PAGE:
EU leaders have offered the UK a plan which would delay Brexit from March 29 to May 22, on condition that MPs approve Theresa May’s withdrawal deal in a vote next week.

If the deal is rejected in its third “meaningful vote” in the Commons, the UK would be given until April 12 to come to the European Council with its proposals for the way forward.

The possibility would be open for a further extension of several months if the UK agreed to take part in European Parliament elections in May.

European Council president Donald Tusk said that the response to Britain’s request for an extension to the Article 50 withdrawal process was agreed “unanimously” by leaders of the other 27 member-states.

The Prime Minister said: “What the decision today underlines is the importance of the House of Commons passing a Brexit deal next week so that we can bring an end to the uncertainty and leave in a smooth and orderly manner.

“Tomorrow morning I will be returning to the UK and working hard to build support for getting the deal through.”

Mr Tusk said that April 12 was a “key date” for the UK because if it decided not to participate in the European Parliament elections then a long extension would become impossible.

Mrs May  said “it would be wrong to ask people in the UK to participate in these elections three years after voting to leave the EU”.

He said: “April 12 is a key date in terms of the UK wondering whether to hold European Parliament elections.

“If it is not decided do so by then the option of a long extension will immediately become impossible.”

Mr Tusk added: “In regards to the extension our decision envisaged two scenarios.

“In the first scenario, that is if the agreement is passed next week, the European Council agrees an extension to May 22.

“In the second scenario, if the agreement is not approved, the European Council agrees an extension until April 12 while expecting the UK to indicate a way forward.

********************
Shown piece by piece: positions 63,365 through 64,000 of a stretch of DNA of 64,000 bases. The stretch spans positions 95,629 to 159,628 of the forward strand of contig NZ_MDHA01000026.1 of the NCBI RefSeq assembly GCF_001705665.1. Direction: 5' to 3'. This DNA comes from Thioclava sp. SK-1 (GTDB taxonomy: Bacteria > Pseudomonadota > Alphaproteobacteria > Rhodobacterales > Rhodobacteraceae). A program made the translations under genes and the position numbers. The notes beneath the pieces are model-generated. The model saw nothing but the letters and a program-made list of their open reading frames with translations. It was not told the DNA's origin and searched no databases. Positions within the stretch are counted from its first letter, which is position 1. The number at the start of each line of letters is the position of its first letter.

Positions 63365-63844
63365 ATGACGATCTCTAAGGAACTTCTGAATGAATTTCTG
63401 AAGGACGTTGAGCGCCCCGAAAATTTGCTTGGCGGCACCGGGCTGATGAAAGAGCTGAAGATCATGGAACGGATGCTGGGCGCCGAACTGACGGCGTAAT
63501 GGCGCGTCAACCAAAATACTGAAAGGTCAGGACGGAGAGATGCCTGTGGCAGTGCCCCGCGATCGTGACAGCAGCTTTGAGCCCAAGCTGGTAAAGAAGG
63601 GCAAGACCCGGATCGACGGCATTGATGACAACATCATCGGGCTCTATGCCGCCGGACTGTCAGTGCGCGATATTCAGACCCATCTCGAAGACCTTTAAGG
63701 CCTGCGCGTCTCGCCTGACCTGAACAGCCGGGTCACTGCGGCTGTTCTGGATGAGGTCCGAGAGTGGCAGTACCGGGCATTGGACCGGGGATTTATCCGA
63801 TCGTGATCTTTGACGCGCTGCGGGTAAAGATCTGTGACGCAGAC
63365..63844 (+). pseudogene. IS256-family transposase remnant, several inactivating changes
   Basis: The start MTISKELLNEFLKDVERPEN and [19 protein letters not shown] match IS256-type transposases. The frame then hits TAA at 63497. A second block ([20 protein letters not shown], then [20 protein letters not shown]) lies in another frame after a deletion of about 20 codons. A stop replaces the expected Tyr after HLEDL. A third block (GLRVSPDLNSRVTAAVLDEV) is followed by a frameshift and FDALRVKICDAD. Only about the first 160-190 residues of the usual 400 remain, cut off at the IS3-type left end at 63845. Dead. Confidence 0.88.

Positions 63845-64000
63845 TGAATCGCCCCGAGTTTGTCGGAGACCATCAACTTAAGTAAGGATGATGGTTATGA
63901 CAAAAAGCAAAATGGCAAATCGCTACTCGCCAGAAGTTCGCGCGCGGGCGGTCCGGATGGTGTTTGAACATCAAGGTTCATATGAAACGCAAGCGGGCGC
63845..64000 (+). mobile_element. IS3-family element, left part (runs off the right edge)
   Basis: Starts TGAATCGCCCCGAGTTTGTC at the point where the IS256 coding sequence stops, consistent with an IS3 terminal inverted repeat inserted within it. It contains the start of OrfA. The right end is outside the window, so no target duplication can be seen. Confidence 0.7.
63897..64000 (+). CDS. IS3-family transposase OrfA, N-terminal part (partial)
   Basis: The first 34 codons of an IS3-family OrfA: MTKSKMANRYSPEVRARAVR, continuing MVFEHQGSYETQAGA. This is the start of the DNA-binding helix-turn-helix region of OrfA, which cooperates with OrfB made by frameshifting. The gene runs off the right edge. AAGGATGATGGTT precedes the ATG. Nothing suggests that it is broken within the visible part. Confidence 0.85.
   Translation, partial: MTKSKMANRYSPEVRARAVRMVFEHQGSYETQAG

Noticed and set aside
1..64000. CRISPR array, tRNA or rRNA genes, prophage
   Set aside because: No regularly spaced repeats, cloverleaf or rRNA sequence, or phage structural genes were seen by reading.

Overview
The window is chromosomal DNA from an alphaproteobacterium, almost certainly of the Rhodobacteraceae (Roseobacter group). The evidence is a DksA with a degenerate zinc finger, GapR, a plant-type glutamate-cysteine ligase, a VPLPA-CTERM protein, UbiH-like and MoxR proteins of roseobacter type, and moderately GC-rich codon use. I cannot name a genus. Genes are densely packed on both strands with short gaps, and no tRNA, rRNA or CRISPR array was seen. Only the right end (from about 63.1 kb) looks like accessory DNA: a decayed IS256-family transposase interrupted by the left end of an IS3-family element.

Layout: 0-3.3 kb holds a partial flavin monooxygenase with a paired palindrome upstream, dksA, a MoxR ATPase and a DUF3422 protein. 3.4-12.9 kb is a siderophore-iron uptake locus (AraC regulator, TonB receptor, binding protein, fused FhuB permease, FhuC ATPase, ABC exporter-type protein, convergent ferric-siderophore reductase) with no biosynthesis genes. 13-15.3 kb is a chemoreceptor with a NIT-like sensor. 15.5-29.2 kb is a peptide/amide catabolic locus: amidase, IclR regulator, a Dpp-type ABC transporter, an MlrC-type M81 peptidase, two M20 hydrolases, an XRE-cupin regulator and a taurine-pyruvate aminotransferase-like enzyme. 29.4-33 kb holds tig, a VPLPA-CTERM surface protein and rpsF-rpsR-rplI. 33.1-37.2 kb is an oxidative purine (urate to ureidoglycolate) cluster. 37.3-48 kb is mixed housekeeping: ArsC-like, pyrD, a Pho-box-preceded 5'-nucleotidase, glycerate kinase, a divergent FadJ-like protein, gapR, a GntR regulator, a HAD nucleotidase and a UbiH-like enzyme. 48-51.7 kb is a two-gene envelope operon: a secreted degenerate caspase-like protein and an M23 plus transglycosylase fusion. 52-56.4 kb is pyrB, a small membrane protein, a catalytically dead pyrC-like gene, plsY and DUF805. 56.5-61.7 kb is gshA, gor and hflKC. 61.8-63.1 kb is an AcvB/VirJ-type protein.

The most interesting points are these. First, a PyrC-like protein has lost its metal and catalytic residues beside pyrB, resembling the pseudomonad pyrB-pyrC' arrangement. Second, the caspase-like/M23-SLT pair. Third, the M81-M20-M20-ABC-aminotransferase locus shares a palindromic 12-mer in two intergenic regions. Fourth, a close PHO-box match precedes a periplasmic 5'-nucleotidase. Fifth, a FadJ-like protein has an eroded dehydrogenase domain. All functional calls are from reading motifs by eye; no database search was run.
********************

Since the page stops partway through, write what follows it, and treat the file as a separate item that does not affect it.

“What this means in practice is that until that date all options remain open.”

Asked how long the “long extension” eventually on offer to the UK could be, European Commission President Jean-Claude Juncker replied: “Until the very end.”

Mr Juncker said: “Since the day of the referendum the position of the 27 members of the European Commission has been united and unequivocal.

“We have worked tirelessly to negotiate the Withdrawal Agreement.

“We have done everything we could to get it over the finishing line.

“We were asked for clarifications in December, we gave it to them.

“We were asked for assurances in January, we gave it to them.

“I was asked for further reassurances last Monday in Strasbourg, notably with regard to the backstop, I gave it to them.

“So I have to welcome that today, the 27 leaders endorsed the legally bonding clarifications and assurances that Prime Minister May and I agreed in Strasbourg.

“This closes and completes the full package. There is no more that we can have.”

Mr Tusk said: “The fact that we are still able to find, not the final solution, but the way to at least ease the process for both sides, I think it was very very tangible and visible.

“I’m satisfied especially that we have open so many options.”

The so-called “flextension” plan was drawn up in a meeting stretching over eight hours at an EU summit in Brussels, as EU27 leaders wrangled over possible final cut-off dates for Brexit.

Video grab from the European Council broadcaster of European Commission President Jean-Claude Juncker (left) and European Council president Donald Tusk Credit:

The format increases pressure on Leave-backing MPs to row in behind Mrs May’s deal, for fear that if it falls the UK could find itself electing new MEPs and remaining for month or years within the EU.

But it also creates a breathing space of a fortnight if Mrs May reaches the end of next week without securing agreement for her package, or if Speaker John Bercow prevents her from tabling a motion which he regards as a repeat of those already defeated by 230 votes in January and 149 votes last week.

Parliament could use that time to try to take control of the process and force Mrs May towards a softer Brexit stance or second referendum.

The bulk of the meeting took place behind closed doors in Mrs May’s absence, after her plea for a longer extension to June 30 fell on deaf ears.

Mrs May had to leave the room after making her case in a 90-minute presentation to her European counterparts.

The Prime Minister was reportedly pressed on what she will do if MPs reject her deal for a third time but did not commit herself to a Plan B or rule out a no-deal Brexit.